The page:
The Diversification of Buddhism

There is no one Buddhism, no essential Buddhism that can be taken apart from its tradition. In fact, the term “Buddhism” is a relatively recent invention, first being coined by scholars in the eighteenth and nineteenth centuries. Prior to this Buddhists were called “followers of the Buddha.” Western interest in Buddhism began when archeologist W. C. Peppe unearthed a soapstone urn with the inscription, “a receptacle of relics of the Blessed Buddha of the Sakyas.”

The first serious Buddhist scholarship appeared in 1844 by Eugen Burnouf who observed that religious traditions far flung across Asia came from a common source in India and concluded they were a “family of religions each with its own integrity.” According to contemporary Buddhist scholars Robinson, Johnson, and Thanissaro, it might be better to think of “Buddhist religions” rather than a single Buddhist religion. These are the Three Vehicles.

Buddhism is not based on one central text, such as the Bible, Koran, or Torah. In fact, there was nothing written at all for 400 years, as the teachings were passed down through oral recitation. So over the years, a multitude of guidelines for practice came into being and Buddhism became diversified.

There are three vehicles of Buddhism, meaning three schools of Buddhist thought. The word vehicle comes from the Sanskrit word vada, meaning “ferryboat.” Think of the image of the river crosser and his raft; these vehicles can ferry you across the river of samsara to nirvana.

There is no one authority on Buddhism — there is no pope, no president, no leader of the Buddhist people. There is no central office, no definitive source. Buddhism is alive in many forms, with many voices today. Within the three vehicles there are Tibetan Buddhism, Zen Buddhism, Pure Land, Yogacara, and more. But all these forms can fit within the three vehicles, and some would agree that they could even fit within the two main vehicles — Theravada and Mahayana.

Theravada Versus Mahayana

Mahayana Buddhism emerged as a reaction to early Buddhist orthodoxies in the first century, although the term “Mahayana” does not appear until the sixth century C.E. Mahayana took root in northern India and made its way east and north to Tibet, Mongolia, China, and Japan. Mahayana diverges philosophically with Theravada and claims to be based on texts attributable to the Buddha that are not in the Pali Canon and were not discovered until centuries after the death of the Buddha.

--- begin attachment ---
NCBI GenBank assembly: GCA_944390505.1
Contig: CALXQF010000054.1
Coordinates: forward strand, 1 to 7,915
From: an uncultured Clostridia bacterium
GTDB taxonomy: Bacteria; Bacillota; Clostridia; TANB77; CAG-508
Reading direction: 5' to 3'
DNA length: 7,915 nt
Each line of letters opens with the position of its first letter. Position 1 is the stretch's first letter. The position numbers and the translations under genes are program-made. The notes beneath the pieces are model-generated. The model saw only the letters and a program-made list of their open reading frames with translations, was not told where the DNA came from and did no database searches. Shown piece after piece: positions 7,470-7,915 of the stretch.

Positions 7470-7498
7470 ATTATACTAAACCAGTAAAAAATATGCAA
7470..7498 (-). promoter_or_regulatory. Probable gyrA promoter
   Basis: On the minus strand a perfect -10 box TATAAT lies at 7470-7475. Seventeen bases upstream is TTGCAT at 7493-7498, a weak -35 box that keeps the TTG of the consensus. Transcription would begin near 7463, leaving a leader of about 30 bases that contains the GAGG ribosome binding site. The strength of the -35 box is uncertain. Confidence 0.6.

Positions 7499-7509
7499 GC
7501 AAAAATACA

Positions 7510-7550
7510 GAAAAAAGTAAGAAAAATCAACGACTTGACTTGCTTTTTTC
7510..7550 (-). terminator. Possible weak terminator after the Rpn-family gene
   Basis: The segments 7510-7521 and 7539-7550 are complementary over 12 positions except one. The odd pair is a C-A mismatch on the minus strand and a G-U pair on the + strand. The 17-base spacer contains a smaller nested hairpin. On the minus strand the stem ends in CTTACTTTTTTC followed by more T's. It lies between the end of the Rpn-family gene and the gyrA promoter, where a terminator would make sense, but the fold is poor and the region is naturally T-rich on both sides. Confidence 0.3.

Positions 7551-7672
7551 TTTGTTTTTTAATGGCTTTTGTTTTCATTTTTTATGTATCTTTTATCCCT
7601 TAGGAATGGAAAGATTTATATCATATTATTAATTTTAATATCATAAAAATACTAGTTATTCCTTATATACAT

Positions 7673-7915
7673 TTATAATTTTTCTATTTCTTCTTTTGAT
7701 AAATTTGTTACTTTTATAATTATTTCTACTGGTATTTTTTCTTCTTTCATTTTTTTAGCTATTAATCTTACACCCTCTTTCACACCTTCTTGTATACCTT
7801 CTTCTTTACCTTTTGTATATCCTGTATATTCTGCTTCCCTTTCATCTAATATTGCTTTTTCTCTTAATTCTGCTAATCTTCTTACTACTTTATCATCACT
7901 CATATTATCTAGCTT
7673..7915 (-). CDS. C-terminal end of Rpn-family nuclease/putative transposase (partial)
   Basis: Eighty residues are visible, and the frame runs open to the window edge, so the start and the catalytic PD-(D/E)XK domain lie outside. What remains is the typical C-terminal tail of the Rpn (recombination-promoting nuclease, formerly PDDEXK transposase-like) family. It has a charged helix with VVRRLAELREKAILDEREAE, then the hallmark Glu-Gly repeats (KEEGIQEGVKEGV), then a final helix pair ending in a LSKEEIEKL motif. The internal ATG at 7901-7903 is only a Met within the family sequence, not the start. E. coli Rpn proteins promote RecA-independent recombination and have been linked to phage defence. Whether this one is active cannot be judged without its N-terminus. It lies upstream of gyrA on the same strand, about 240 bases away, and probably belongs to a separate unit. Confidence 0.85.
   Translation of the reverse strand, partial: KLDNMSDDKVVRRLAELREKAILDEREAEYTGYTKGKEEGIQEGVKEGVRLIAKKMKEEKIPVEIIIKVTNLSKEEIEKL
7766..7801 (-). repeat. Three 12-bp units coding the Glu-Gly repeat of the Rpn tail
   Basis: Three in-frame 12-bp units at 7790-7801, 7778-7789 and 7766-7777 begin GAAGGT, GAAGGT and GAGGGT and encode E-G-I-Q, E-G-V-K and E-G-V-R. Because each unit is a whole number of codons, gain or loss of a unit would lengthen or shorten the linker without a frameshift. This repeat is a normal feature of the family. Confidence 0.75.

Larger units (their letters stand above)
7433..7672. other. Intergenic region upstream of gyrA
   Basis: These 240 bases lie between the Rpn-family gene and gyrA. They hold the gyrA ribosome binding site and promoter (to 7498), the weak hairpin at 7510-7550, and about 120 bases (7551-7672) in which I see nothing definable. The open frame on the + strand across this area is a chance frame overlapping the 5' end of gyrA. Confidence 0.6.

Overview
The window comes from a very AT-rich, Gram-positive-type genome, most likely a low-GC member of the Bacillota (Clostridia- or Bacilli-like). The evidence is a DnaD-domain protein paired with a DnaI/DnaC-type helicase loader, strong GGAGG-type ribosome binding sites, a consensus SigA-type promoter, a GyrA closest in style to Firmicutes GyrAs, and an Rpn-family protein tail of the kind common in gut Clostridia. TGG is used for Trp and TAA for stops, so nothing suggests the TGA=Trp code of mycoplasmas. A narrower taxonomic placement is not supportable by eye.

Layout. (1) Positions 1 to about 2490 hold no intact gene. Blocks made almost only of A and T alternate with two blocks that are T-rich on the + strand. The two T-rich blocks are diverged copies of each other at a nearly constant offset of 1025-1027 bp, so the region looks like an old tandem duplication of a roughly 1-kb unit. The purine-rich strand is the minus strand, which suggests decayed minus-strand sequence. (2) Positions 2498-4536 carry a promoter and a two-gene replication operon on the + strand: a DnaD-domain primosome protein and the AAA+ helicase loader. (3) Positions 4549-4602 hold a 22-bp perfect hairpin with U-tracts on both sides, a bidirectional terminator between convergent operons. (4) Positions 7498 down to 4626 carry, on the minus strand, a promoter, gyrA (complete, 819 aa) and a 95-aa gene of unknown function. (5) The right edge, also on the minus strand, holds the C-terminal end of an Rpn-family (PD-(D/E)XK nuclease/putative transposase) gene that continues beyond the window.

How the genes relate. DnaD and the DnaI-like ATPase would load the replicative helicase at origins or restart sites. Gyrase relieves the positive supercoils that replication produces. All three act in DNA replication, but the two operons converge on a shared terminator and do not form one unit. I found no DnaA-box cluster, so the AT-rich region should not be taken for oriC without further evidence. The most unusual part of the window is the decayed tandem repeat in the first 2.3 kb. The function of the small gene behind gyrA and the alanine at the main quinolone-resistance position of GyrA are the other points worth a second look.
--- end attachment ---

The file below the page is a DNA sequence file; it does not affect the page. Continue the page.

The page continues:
According to Buddhist scholar Mark Blum, in the Mahayana, “faith in the power, omniscience, and eternal spiritual assistance of the Buddha assumed a new sense of importance and Buddhism now took on a decidedly more devotional form.” The Buddha was now a cosmic being. If a form of Buddhism that feels more religious is congenial to you, you will find the Mahayana forms such as Chan, Zen, Tibetan, and Pureland Buddhism more interesting.

On the one hand, Mahayana offers the possibility of becoming a buddha to everyone, and on the other hand elevates the Buddha from a compassionate teacher to a celestial guru. Such “buddha realms” or “pure lands” may be taken literally or metaphorically to represent certain states of being. Devotion to your teacher is also a key feature of Mahayana traditions such as Zen and Vajrayana, where your teacher is seen as the living embodiment of Buddha, providing you with the opportunity to become buddha too. Consequently, there is more emphasis on lineage.

The Mahayana placed more emphasis on the bodhisattva and deemphasized the historical Buddha and also the Four Noble Truths. The Buddha became more of a god than a man. But the Mahayana didn't invent the bodhisattva concept. The Jataka tales speak of the Buddha's past lives and that presumes the idea of the bodhisattva. What is a bodhisattva? A bodhisattva vows to attain enlightenment for the benefit of all sentient beings. It's an explicit commitment towards awakening with an added dimension, predicated on the idea of rebirth, to keep taking a human life to be of benefit to others.

To accomplish this formidable goal the bodhisattva must undertake six (or ten) paramitas (perfections). The six paramitas are generosity, morality, patience, vigor, meditation, and wisdom. The expanded list of ten paramitas includes in addition to the six: skillful means, conviction, strength, and knowledge. The bodhisattva also pursed the five margas (paths) and the ten bhumis (grounds or stages of spiritual attainment).

The ten bhumis are: joy, purity, brightness, radiance, difficult to conquer, facing nirvana, far-going, immovable, spiritual intelligence, and dharma cloud. There is a belief that supernatural powers emerge as one progresses on this bodhisattva path. At advanced stages a bodhisattva can appear anywhere at will and appear simultaneously. Imagine what that could do for your multitasking efforts!

Before the Mahayana, enlightenment was not discussed in the explicit selfless terms of the bodhisattva. Instead, there was the path of discipline (shravakayana) and the solitary buddha (pratyekabuddha). The Mahayanists looked down upon this approach as inferior (hina); and you'll see Theravada referred to as Hinayana Buddhism versus Mahayana (great vehicle). Such comparisons seem inherently anti-Buddhist. While the bodhisattva path is seen as complete and perfect buddhahood (samyaksambuddha), there seems to be nothing inferior in the earlier approaches merely because the attainment of buddhahood for the benefit of all was not explicitly emphasized. This would be like saying the Buddha didn't get it right. It appears that he was silent on the issue rather than encouraging a selfish form of enlightenment.

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